On Tuesday, protesters in Bobo Dioulasso, Burkina Faso’s second city, tore down a statue of president Blaise Compaore to express their anger at a proposed constitutional amendment to scrap term limits and extend Compaore’s 27-year rule. And in the capital, Ouagadougou, protesters clashed with security forces after some of them attempted to march towards the National Assembly. This Thursday, the Assembly will debate the proposed amendment to the constitution to extend term limits from two to three consecutive terms. Compaore has been reelected four times since 1991, garnering 80.2 percent of the vote in the last election held in 2010. The announcement of the proposed constitutional change has elicited mixed reactions from the Burkinabe public. The opposition has called for a campaign of civil disobedience until the amendment is withdrawn. Bracing for opposition protests, the government ordered schools closed throughout the week ahead of Thursday’s parliamentary vote.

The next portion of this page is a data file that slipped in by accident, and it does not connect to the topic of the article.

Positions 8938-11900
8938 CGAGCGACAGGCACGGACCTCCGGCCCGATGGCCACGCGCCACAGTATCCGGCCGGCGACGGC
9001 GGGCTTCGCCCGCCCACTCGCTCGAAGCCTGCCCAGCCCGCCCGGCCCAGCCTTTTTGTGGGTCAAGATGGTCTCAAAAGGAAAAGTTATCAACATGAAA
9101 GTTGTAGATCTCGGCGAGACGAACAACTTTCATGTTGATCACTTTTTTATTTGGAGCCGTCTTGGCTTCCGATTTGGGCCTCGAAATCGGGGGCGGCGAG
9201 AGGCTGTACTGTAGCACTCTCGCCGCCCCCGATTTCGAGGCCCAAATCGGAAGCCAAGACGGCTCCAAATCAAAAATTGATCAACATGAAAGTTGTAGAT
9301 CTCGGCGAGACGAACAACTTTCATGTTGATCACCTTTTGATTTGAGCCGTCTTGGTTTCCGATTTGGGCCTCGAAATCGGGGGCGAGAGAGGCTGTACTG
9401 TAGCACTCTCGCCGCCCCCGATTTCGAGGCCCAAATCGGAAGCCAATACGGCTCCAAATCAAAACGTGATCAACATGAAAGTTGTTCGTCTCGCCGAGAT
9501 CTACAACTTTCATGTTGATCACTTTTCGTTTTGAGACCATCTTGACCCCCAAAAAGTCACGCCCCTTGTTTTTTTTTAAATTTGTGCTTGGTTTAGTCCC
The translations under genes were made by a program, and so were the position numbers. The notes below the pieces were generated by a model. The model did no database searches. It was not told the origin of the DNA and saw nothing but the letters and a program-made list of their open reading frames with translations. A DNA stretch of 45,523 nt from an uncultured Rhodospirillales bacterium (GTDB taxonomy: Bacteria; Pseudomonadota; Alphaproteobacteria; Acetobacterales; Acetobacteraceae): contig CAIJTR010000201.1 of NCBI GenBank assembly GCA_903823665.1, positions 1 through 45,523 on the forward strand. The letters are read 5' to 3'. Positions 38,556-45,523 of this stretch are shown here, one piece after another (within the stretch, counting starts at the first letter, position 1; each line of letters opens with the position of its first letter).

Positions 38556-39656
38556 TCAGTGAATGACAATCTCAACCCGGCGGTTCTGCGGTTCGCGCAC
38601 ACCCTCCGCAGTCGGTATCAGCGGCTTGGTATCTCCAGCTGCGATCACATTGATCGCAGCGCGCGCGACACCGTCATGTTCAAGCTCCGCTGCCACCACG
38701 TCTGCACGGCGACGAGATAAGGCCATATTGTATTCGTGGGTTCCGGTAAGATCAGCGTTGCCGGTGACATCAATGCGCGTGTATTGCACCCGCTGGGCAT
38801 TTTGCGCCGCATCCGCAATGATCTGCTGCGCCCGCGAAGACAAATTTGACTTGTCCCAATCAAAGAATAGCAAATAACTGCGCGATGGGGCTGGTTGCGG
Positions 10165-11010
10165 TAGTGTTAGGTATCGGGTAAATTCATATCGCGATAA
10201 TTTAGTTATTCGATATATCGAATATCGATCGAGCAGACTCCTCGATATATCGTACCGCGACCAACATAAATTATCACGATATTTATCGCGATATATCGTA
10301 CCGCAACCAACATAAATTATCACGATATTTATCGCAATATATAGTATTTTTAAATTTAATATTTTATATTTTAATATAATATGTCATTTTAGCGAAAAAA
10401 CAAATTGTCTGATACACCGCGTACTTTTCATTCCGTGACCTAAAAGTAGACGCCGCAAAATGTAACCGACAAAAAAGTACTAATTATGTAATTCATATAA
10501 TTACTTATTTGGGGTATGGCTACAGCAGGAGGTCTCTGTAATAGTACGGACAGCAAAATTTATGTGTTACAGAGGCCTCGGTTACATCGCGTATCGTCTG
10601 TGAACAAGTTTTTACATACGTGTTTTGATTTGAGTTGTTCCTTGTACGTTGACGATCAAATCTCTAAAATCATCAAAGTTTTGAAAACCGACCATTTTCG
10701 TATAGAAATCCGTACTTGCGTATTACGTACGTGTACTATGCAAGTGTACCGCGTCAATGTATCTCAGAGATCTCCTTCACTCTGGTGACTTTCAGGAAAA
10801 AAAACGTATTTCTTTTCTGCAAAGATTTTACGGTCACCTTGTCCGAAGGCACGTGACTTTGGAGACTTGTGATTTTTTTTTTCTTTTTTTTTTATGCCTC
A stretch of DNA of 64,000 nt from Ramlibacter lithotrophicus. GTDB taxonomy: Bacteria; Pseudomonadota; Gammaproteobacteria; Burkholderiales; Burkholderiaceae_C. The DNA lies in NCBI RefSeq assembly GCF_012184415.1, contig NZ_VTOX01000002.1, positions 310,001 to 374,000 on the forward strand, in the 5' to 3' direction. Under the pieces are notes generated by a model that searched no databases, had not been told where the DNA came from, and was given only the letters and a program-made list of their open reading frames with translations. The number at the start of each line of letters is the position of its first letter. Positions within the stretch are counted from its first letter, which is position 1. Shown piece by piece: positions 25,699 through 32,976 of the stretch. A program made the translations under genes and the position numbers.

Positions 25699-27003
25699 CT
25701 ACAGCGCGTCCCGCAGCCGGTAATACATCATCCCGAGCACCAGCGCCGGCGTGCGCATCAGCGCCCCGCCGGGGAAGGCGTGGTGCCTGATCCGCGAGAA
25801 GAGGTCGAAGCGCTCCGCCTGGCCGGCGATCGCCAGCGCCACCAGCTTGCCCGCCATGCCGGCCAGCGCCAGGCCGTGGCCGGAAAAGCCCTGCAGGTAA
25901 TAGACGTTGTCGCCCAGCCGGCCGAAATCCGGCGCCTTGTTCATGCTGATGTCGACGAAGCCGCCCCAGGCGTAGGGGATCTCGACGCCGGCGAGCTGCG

But will the protests succeed in stopping the president? Well, if previous evidence from other countries in the region is anything to go by, it looks like Compaore will have his way. Furthermore, President Compaore is no stranger to term limit extensions. In 2005 he successfully ran for a third term on a legal technicality, arguing that the 2000 term limit law did not apply retroactively.
Since 1990, 11 countries in sub-Saharan Africa have had leaders try to rewrite their constitutions to do away with term limits. Seven (64 percent) of these leaders succeeded (Burkina Faso, Chad, Gabon, Guinea, Namibia, Togo, and Uganda). Three failed (Malawi, Nigeria, and Zambia), in the face of erstwhile opposition from legislatures. In one instance – Niger in 2010 – attempts by President Mamadou Tandja to extend term limits resulted in a coup. In previous work, I found that the dominance of the president’s party in the legislature was a good indicator of the likelihood of term limit extension. It is noteworthy that in the three cases in which attempts at term limit extension failed it was legislatures that rejected such amendments. And on this score, Compaore has a clear advantage. His party, Congress for Democracy and Progress, controls two thirds of the seats in the Burkinabe legislature (73 out of 111).